Saturday, August 23, 2008

Quick Notes: Biden and Russia

Once again, it is time for an exciting issue of Quick Notes. There has been some "exciting" news on the Presidential front, and some distrubing news on the international front. On to my thoughts...

Democratic VP Candidate Joe Biden: After a really poor performance by the chosen one last Saturday at Saddleback, Presidential candidate Obama tapped Joe Biden for his VP candidate. I think the best you can say for this pick is that it was a "safe" pick. Biden is a little closer to the middle of the road than Obama. Of course, Obama is so far out in left field it doesn't take much to get closer to the middle. Biden has some of the same "elitist" baggage that Obama has. During the announcement today, Sen. Obama introduced Sen. Biden as the next President. "President" Biden then refered to Obama as Barack America. I am hoping for a number of slip ups like this over the next couple of days to really make the DNC convention exciting.

Russia: Russia has pulled some troops out of Georgia, and entrenched others. I think very few people believe that Russia is ready to give up Georgia. Russia now controls the port of Poti. I believe this gives Putin control of oil shipments leaving Georgia. At the very least, it is a huge hold on what comes and goes to Georgia.

Talk and threats aren't going to work to get Russia out of Georgia. It is time for the United States, the United Nations, and NATO to act. I purpose the following response:

First, the International Olympic Committee needs to remove the 2014 Olympic Games from Russia. These games are set to be held a few miles from Georgia. There is no better insult to democracy than to go through with them. A boycott isn't enough. Athletes shouldn't be penalized for the actions of a nation that acts like this. The games could be sent to somewhere else, somewhere that might send a clear message to Russia. Perhaps the Ukraine?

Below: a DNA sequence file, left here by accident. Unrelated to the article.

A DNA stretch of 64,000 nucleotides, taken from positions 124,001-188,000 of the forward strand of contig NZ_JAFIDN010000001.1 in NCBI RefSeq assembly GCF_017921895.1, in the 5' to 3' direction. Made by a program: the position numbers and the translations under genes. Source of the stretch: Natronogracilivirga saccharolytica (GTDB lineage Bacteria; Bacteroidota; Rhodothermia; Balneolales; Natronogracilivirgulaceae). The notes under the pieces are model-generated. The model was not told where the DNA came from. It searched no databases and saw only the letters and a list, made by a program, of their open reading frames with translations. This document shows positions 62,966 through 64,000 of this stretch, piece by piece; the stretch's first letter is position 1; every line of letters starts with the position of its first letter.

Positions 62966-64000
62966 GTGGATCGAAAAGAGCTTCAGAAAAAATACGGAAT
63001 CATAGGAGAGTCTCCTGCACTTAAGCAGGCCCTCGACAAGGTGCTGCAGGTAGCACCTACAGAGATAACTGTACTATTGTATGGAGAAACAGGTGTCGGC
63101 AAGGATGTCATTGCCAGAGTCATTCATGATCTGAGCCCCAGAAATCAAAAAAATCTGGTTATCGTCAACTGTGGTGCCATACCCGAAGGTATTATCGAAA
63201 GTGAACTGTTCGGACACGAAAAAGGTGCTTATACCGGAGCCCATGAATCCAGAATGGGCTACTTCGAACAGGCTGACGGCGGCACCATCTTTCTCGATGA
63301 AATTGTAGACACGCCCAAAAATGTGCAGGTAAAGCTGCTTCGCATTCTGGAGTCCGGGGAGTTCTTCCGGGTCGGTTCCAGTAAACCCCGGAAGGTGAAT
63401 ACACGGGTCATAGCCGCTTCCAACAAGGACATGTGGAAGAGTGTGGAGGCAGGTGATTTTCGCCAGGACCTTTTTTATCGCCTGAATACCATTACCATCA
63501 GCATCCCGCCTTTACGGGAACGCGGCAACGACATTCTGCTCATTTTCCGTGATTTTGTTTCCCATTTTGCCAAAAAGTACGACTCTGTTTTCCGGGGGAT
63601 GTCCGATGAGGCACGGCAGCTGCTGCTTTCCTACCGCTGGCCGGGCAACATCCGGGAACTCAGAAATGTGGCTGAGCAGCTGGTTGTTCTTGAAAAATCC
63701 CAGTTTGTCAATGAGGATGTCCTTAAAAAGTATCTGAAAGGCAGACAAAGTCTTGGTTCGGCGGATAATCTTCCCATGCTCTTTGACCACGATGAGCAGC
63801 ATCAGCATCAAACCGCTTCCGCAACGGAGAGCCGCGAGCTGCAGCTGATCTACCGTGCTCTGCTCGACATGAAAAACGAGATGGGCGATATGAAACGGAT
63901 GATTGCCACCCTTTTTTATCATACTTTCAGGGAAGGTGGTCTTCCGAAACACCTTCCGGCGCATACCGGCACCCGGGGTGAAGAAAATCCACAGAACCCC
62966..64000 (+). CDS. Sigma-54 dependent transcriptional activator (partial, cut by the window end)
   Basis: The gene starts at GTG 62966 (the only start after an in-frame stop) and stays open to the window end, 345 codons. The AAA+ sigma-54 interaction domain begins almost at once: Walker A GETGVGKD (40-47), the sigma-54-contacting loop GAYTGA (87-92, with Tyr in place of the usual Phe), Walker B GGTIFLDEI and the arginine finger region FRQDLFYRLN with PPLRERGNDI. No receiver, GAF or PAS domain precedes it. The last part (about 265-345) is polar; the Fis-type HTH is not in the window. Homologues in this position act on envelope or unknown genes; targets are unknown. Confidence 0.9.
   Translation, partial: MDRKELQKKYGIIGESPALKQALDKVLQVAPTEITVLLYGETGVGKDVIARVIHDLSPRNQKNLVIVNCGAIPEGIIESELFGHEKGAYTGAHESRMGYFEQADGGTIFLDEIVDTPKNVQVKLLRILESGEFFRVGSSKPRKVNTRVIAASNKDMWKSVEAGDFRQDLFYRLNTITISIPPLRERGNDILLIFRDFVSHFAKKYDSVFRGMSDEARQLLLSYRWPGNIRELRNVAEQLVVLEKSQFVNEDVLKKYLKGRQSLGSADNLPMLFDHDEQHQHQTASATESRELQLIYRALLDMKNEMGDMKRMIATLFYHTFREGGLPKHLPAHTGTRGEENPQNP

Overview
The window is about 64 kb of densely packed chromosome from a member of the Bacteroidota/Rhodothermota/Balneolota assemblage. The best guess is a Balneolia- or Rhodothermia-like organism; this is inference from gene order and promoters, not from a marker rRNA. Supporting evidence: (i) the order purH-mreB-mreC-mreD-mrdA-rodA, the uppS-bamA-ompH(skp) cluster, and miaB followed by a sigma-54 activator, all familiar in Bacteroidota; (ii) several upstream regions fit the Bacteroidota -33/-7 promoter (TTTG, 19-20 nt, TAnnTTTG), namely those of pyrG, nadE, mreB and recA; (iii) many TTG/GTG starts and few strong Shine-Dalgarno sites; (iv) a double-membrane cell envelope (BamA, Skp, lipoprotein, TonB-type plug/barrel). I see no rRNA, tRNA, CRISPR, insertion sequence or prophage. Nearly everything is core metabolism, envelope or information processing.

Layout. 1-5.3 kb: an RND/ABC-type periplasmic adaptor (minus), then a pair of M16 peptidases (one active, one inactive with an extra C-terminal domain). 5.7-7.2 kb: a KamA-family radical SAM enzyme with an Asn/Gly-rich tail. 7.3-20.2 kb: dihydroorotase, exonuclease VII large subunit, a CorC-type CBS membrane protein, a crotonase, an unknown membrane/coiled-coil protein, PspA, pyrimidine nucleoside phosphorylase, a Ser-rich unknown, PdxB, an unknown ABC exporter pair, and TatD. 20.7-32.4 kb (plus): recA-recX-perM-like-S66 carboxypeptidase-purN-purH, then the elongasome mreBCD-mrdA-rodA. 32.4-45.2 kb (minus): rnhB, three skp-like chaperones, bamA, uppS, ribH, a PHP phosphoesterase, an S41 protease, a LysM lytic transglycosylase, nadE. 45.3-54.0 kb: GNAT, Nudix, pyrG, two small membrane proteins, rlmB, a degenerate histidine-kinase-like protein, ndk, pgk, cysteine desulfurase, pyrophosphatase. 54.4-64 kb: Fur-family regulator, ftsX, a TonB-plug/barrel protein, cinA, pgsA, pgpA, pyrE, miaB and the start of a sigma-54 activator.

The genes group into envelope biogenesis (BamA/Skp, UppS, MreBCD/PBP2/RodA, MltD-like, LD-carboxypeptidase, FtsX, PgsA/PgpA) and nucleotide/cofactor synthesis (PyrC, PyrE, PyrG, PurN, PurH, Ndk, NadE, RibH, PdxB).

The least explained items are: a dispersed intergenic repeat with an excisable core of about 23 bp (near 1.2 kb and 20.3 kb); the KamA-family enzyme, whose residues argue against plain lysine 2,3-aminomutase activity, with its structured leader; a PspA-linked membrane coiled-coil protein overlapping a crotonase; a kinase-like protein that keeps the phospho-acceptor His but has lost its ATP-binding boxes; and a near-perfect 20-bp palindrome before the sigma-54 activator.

Second, The G-8 should immediately disolve and reconstitute itself as the G-7, minus Russia. This has been an imperial grab by mother Russia, and Putin needs to know the other nations of the world will not accept this.

Third, the Ukraine and other former Soviet states should be offered expidited admittance into NATO. If Russia's actions are a message to tell the U.S. and NATO to back off, our response should be clear. We will not back down from bullying tactis.

Finally, Russia has been very unhappy with the missle agreement the U.S. has agreed to with Poland. We should offer the same agreement to the Ukraine.

Russia wants to make a play to control all oil in that part of the world, and control all of the former Soviet states. The rest of the world needs to show mother Russia that the days of the empire are done. If Russia wants to be part of the mature world, it needs to act like it.


Brandon said...

Andy, I agree with you that Russia should not host the 2014 Games, but what makes you think the IOC is going to to grow a spine and stand up for the original ideals of the Games?

As for the G-8 idea, I would go for suspending their membership and their bid for WTO membership, with the threat of vetoing their WTO bid and revoking their G-8 membership.

As for NATO membership for Ukraine, I have no problem with that but we need to realize that part of the problem with Russia is related to their feeling threatened by NATO's expansion to their doorstep. Surrounding them an all sides with NATO members would probably be counterproductive if we're looking to prevent the start of another Cold War.

I'm confused about your final point. The Bush administration and DOD scientists have insisted that the missile defense system cannot be used against Russian ICBMs. We already have our radar site in the Czech Republic and our European missile interceptor site in Poland, putting more interceptor missiles in the Ukraine would only serve to piss them off and confirm in their minds that we have been lying all along about the true target of the system.

familyman said...

To call Obama elitist is a joke.